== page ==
OK, Thriller Guy has more from RWW about writing in general and his new Doc Ford novel in particular. Read the man's words and take heed.
What's the Doc Ford schedule? Do you try for one a year?
I am a working writer, and I work every day, seven days a week, with rare exception. My deadlines are set by me, not my publisher, but I believe that a full year of research, writing and editing are required to produce what I hope are literate and literary popular novels. I could produce books much faster, but I doubt if they would be of the quality that I demand of myself as a professional. Back when I was a full time fishing guide, and also working hard in my spare time to learn the writing craft, I wrote a penname thriller in nine days. Yep, 45,000 words or so in nine around-the-clock days. I have a close friend, Don Carman, who was a brilliant pitcher for the Philadelphia Phillies, and he signs baseballs: “Be relentless.” I can think of no better advice to an aspiring writer: Be relentless.
An important part of the plot of Deep Shadow revolves around the search for “Batista's Treasure Plane.” Is this a true story? Maybe. It’s certainly possible. I first went to Cuba in 1978, and have returned many times, including 1980 when I returned from Mariel Harbor on a 55-foot fishing boat carrying 147 refugees. When we raised Key West, every refugee aboard took up the chant, Libertad . . Libertad! Liberty. It was a powerful experience, and I have been fascinated with the island ever since. In recent years, I have played baseball there, distributing gear to kids, and, most recently, I played a small role in officially twinning the Freemasons of Cuba with the Freemasons of Florida in a formal ceremony at the Gran Logia de Habana – another very powerful experience. I have close friends there, but Cuba is a police state – whatever your politics may be, this is a fact beyond debate – so I am ever mindful that I must be careful when I refer to anything regarding Cuban history as fact or fiction. It is a well documented fact, however, that Batista fled Havana after filling several Tampa-bound cargo planes with cash and historical treasures that still, rightfully, belong to the Cuban people. Some of these treasures are still on display in a Daytona Beach museum.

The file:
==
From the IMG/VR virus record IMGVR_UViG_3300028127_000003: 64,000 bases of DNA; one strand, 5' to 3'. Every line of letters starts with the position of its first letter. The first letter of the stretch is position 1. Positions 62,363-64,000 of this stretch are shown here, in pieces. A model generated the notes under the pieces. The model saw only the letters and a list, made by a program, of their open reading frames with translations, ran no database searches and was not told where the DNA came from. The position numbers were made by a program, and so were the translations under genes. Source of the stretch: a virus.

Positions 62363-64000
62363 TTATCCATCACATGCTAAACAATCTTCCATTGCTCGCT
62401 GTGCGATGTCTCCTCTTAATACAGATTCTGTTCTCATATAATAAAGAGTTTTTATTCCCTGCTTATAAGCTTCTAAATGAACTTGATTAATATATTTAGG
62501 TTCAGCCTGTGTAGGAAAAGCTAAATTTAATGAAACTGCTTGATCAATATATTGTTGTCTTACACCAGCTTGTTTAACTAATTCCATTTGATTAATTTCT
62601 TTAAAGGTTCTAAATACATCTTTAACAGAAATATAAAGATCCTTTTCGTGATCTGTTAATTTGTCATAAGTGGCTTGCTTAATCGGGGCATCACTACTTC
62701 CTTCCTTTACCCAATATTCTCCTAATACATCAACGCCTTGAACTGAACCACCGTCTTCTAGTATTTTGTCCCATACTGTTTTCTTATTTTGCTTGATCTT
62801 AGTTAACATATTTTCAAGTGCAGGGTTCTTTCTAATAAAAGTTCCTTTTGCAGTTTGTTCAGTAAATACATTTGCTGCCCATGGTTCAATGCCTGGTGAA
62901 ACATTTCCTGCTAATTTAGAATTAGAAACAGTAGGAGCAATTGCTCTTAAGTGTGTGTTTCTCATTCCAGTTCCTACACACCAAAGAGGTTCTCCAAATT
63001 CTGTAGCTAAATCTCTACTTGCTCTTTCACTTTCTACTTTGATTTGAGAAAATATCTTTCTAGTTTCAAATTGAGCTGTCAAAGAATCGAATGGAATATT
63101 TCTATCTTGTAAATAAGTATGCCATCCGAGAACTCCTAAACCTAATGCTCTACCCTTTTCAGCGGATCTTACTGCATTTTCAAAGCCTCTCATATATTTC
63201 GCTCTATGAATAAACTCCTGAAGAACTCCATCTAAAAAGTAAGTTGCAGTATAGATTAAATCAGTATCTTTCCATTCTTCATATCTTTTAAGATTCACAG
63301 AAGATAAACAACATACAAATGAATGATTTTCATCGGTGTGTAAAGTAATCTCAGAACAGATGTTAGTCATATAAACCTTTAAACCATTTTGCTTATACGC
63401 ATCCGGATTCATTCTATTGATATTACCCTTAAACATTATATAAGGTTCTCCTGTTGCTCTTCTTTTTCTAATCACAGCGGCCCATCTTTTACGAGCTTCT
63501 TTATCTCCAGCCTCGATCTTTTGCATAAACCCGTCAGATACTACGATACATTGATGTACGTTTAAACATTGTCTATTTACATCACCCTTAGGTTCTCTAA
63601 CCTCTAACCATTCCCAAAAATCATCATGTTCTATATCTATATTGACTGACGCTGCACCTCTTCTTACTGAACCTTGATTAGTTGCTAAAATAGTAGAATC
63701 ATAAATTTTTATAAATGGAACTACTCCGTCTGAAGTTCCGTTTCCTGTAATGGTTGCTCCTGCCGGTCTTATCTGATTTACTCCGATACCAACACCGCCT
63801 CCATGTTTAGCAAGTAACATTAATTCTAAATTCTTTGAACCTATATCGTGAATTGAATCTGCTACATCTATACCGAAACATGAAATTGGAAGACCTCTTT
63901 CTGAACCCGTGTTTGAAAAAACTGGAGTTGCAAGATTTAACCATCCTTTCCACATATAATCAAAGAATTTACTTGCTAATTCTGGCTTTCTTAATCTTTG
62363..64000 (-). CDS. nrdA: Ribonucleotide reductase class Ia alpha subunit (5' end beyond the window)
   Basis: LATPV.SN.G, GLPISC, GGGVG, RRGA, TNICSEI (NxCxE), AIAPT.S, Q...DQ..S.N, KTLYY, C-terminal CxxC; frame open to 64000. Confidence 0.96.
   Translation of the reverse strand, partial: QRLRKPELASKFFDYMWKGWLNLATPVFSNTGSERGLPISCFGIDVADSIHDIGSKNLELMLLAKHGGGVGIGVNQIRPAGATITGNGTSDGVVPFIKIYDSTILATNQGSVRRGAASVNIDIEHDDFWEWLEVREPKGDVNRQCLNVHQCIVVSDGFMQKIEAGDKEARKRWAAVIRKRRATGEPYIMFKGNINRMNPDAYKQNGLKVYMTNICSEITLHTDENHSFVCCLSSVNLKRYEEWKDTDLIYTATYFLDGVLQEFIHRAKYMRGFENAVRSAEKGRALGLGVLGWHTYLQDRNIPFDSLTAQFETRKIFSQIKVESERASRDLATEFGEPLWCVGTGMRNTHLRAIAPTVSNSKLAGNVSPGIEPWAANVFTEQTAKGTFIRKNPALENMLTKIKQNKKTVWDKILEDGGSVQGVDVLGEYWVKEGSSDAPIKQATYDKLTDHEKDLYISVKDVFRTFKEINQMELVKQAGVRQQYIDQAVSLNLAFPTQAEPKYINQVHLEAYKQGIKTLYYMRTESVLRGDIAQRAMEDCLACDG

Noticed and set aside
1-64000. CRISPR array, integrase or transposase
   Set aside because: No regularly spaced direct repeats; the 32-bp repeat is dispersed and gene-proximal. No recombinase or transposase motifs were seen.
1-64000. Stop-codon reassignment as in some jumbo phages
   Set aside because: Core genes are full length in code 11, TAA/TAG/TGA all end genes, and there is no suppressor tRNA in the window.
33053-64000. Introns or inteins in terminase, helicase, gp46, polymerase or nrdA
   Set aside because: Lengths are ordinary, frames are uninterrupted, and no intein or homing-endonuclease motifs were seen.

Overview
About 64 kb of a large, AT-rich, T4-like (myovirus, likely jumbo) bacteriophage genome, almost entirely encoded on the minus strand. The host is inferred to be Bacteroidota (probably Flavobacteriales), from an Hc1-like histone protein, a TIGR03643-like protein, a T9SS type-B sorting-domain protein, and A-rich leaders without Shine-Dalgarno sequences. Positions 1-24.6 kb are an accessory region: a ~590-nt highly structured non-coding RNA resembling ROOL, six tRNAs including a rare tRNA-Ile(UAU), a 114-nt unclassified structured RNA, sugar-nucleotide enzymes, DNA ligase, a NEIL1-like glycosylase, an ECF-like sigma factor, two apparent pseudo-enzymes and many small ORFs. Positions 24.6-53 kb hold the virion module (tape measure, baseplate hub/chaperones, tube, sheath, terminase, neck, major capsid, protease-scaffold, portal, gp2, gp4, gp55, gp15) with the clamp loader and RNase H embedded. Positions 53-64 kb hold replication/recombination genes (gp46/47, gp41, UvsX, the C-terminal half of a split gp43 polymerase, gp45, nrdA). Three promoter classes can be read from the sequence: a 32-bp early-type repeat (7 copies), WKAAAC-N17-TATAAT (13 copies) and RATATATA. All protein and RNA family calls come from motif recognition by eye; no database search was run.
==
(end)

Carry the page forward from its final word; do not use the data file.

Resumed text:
Besides having to deal with a pair of homicidal maniacs, Doc has to fight a terrifying dragon-like creature. Does this animal actually exist in Florida? I found out long ago that, if a reader catches even a single factual error, it damages the credibility of the entire storyline, so I take research seriously. To the best of my ability, data regarding biology and history in my books is accurate, including DEEP SHADOW’s reference to the thriving population of exotics that are reproducing in the Everglades. These include king cobras, iguanas, 400-pound boa constrictors and also predatory Nile Monitors that do, indeed, hunt in packs. There are no documented sightings, however, of the Nile’s close relative, the Komodo monitor.
OK, Thriller Guy here again. As stated in the last entry, writers interested in how to structure a thriller could learn plenty from RWW's new Doc Ford novel.
This novel is unrelenting. I could not put it down.